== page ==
Archive for the ‘Christian life’ Category


We all need help sometimes. When it comes right down to it, though, we need help all the time. Living as a disciple of Jesus Christ isn’t easy – it’s a narrow path as the Lord told us – and it was never meant to attempted alone. We need each other.

Hebrews 3:12-13 says, “Take care, brethren, that there not be in any one of you an evil, unbelieving heart that falls away from the living God. But encourage one another day after day, as long as it is still called “Today,” so that none of you will be hardened by the deceitfulness of sin.”

The temptation, and very real possibility, for a believer is to drift away from faithfulness to Christ or, as the author says, “be hardened by the deceitfulness of sin.” Not everyone who starts on the narrow road finishes it (the reason for it, and the meaning of it, is beyond the scope of this post). The cares of the world, trials, illness, suffering, money problems, general busy-ness, the remains of our fallen and sinful nature, and the wiles of  our adversary, the devil, all press against us in ways that can adversely effect our spiritual growth.

Because of that, we need to encourage each other each and every day, not just sometimes. We need to say to our brothers and sisters in Christ that they can make it; that they shouldn’t give up; that they should keep their eyes on Christ; that they should keep putting one foot in front of the other; that we’re with them and we’ll give them all the help we can; and that we’re praying for them. Not only do we need to say these things to each other, but we need to hear them from each other, too.

So, encourage one another – today and every day! We’ll get by with a little help from our friends.


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In my daily Bible reading in the last couple of days, I read Ephesians 4. It’s a great chapter, but when I was finished I went back and read verses 25 through 32 again. I thought to myself, “I could work on everything in this passage for the rest of my life and never master it.”

Here it is – try it on for size:

Therefore, laying aside falsehood, speak truth each one of you with his neighbor, for we are members of one another. Be angry, and yet do not sin; do not let the sun go down on your anger, and do not give the devil an opportunity. He who steals must steal no longer; but rather he must labor, performing with his own hands what is good, so that he will have something to share with one who has need. Let no unwholesome word proceed from your mouth, but only such a word as is good for edification according to the need of the moment, so that it will give grace to those who hear.  Do not grieve the Holy Spirit of God, by whom you were sealed for the day of redemption. Let all bitterness and wrath and anger and clamor and slander be put away from you, along with all malice. Be kind to one another, tender-hearted, forgiving each other, just as God in Christ also has forgiven you.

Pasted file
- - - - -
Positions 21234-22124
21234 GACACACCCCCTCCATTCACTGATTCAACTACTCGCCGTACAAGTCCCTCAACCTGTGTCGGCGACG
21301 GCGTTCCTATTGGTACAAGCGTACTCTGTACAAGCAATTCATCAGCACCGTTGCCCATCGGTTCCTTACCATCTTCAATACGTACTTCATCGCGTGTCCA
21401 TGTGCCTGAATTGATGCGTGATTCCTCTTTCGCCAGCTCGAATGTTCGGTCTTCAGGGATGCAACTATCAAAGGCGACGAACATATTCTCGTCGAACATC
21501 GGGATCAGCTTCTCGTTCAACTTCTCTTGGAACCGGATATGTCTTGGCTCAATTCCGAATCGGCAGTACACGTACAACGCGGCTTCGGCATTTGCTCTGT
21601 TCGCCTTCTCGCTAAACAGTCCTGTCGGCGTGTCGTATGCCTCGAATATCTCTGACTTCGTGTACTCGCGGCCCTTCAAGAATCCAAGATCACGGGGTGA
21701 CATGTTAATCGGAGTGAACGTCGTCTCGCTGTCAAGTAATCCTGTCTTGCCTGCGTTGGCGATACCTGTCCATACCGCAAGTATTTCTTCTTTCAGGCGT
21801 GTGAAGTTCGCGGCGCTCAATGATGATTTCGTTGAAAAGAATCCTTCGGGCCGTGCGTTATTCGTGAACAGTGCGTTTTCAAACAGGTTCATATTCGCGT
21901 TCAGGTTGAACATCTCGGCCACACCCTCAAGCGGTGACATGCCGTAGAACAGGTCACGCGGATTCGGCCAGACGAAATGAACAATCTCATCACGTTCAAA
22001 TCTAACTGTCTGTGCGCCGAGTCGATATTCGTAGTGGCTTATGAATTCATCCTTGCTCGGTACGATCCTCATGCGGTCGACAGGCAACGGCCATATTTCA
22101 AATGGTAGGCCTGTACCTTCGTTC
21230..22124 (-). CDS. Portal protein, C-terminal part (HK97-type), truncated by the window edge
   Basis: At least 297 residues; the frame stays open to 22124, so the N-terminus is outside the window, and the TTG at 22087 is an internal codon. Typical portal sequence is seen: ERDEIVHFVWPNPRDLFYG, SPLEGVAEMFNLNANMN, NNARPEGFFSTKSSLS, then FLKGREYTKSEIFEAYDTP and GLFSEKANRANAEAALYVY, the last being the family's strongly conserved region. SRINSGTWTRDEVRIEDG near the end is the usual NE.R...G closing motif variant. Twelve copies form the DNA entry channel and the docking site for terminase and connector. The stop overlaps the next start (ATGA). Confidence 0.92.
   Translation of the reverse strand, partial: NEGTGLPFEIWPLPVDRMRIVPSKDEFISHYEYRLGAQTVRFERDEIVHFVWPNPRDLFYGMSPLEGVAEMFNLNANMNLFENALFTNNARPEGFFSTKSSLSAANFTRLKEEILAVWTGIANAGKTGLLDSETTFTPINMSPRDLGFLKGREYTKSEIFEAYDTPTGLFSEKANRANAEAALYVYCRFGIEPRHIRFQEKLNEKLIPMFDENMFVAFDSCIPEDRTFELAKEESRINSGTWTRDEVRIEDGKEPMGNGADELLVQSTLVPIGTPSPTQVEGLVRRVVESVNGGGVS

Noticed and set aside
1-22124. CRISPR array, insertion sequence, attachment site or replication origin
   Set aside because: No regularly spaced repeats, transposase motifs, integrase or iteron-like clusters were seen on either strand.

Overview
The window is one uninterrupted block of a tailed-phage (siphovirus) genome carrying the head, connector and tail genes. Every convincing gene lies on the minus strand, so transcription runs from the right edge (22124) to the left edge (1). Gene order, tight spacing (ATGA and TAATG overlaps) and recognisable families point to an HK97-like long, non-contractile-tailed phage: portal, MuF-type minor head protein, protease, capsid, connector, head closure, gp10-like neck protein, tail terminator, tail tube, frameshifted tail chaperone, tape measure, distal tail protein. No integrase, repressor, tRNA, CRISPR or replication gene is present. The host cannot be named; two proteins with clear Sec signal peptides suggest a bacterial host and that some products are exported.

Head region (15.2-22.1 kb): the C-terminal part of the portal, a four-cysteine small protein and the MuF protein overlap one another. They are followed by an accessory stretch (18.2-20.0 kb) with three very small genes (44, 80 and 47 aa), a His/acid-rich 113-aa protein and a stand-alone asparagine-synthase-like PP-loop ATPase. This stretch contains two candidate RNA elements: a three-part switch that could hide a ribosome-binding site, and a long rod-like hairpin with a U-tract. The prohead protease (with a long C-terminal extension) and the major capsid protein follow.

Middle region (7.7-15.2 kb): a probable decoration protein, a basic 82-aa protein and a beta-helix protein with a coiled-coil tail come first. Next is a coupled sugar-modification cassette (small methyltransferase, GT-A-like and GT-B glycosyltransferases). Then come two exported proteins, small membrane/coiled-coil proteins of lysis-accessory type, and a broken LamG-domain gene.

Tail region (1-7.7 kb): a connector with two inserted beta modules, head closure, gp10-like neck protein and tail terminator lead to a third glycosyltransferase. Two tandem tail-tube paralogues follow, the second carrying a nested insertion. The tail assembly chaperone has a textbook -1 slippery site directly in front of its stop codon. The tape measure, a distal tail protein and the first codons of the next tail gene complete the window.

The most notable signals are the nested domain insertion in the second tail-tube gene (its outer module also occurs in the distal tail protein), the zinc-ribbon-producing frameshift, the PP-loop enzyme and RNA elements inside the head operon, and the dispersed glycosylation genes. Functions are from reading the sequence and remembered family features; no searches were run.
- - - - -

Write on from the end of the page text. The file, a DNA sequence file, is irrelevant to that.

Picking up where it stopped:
I’m convinced there is enough in this passage to keep us busy for a long, long time. By the power of God’s Spirit, let’s get started (or keep going) – for His glory and our good!

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It didn’t take long for the Israelites to start complaining after God had delivered them from Egypt.

About two and half months after the Exodus, “The whole congregation of Israel grumbled against Moses and Aaron in the wilderness. The sons of Israel said to them, ‘Would that we had died by the Lord’s hand in the land of Egypt, when we sat by the pots of meat, when we ate bread to the full; for you have brought us out of this wilderness to kill this whole company with hunger'” (Exodus 16:2-3). That was pretty harsh, wasn’t it?

The Lord spoke to Moses and said that He would provide for His people in verses 4 through 7. Moses then spoke to the complaining crowd, and when he did, he put his finger on the deeper issue – the issue behind the grumbling.

He said, “This will happen when the LORD gives you meat to eat in the evening and bread to the full in morning; for the LORD hears your grumblings which you grumble against Him. And what are we? Your grumblings are not against us but against the LORD” (Exodus 16:8).

Who was the grumbling and complaining of the Israelites directed toward? On the outside, it was Moses and Aaron. That’s what they said, at least. In truth, they complained and grumbled against the LORD Himself, not their leaders. The heart of the matter was that, in their heart, they weren’t content or satisfied with what God had given them. Of course, Moses and Aaron didn’t lead the people from Egypt to the wilderness of Sin (an interesting name given the circumstances) in order to have them all die, but the people were so angry at God that they lashed out at the ones who were called by God to lead them.

Grumbling and complaining are the fruit of a heart that is discontent and ungrateful for the good gifts God has given. That didn’t end, by the way, in 1450 B.C. It rears its ugly head in our own lives, too. When we complain and grumble, we’re not satisfied with God. That’s a dangerous place to be. May we recognize it, repent of it, and pray that the Lord would develop our sense of gratitude and satisfaction in Him for His glory and our good!

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Into every life a little rain must fall. Into every life a little discouragement must come, too (sometimes a lot). Something you’ve put your heart and soul into fails. Someone you’ve invested in turns their back on you. A marriage, or another significant relationship, falls apart. You’re given a diagnosis that isn’t what you expected at all (and not in a good way). You’re passed over for a promotion – again. You read the email that begins with “there was a lot of interest in this job,” but they’re not interested in you. Christians aren’t immune from discouragement, either. Something doesn’t happen the way you wanted – something you’ve prayed about (a lot) and worked for. The result of all of these is the same, discouragement.

But what can be done about it? You won’t be surprised to know the answer is in the Bible! In Psalm 43, the sons of Korah tell us how we can deal with discouragement. The remedy comes in one verse in particular: “Why are you in despair, O my soul? And why are you disturbed within me? Hope in God, for I shall again praise Him, the help of my countenance and my God.”